Sunday, April 16, 2006

Instant Messaging Here to Stay

Instant Messaging Here to StayI.M. Generation Is Changing the Way Business Talks

By David Strom
Published: April 5, 2006

INSTANT messaging has come of age. No longer the province of chatty teenagers, it is now part and parcel of advanced communications networks at many corporations. And as instant messaging takes hold, companies are benefiting from new productivity gains and improvements in customer response time.

"I almost never get e-mail from my Sun colleagues," said Tim Bray, an avid instant messager and director of Web technologies for Sun Microsystems. "And I only get voice mails from outsiders."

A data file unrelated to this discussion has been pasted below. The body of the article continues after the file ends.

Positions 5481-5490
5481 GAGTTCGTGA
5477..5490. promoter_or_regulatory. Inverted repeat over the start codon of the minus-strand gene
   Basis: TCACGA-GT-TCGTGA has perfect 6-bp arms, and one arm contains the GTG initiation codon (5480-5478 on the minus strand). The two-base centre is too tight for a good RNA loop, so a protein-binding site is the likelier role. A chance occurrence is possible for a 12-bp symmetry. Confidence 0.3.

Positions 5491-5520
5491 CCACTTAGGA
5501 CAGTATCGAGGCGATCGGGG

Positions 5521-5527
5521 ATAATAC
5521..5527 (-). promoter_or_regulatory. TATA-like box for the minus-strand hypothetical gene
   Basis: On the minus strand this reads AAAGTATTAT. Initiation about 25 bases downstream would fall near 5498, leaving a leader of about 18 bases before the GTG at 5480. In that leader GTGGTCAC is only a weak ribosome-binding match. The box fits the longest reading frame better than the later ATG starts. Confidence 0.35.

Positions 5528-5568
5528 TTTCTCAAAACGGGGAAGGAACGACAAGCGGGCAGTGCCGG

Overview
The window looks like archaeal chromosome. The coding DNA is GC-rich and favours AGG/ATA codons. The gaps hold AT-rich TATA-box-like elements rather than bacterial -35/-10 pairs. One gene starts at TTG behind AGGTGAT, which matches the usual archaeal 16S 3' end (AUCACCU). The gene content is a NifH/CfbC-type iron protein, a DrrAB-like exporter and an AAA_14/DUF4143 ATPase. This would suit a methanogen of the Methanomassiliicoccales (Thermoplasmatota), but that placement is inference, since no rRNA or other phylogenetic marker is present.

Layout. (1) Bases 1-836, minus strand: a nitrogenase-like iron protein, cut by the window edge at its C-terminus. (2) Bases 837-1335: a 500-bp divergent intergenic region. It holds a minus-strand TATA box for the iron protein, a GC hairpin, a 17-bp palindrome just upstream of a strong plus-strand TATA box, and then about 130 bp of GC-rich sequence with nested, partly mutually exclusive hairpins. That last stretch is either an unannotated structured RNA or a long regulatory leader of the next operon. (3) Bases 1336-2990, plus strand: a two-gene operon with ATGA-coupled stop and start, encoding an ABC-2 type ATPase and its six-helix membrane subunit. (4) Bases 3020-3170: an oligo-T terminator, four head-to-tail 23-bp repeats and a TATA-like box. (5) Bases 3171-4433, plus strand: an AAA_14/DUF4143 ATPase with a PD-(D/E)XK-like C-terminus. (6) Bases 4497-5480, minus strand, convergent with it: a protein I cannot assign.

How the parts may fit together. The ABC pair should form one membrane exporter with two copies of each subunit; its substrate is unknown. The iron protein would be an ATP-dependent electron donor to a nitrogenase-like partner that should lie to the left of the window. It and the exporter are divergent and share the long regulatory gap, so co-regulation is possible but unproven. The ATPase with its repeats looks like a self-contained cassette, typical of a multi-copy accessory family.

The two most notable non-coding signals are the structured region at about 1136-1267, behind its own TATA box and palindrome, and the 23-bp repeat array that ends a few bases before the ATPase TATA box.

Sun isn't the only technology company to embrace instant messaging. "We send 2.5 million I.M.'s within I.B.M. each day," says David Marshak, senior product manager for collaboration at I.B.M. "And we have virtually zero voice mails here."

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It's Not Just for Chatting Anymore

Published: April 5, 2006

INSTANT messaging is no longer limited to one-to-one chats between cubicles. The fact that chat programs show who is online at any moment has given rise to new and sophisticated applications. In some cases, the "chats" link computers without any human involvement.

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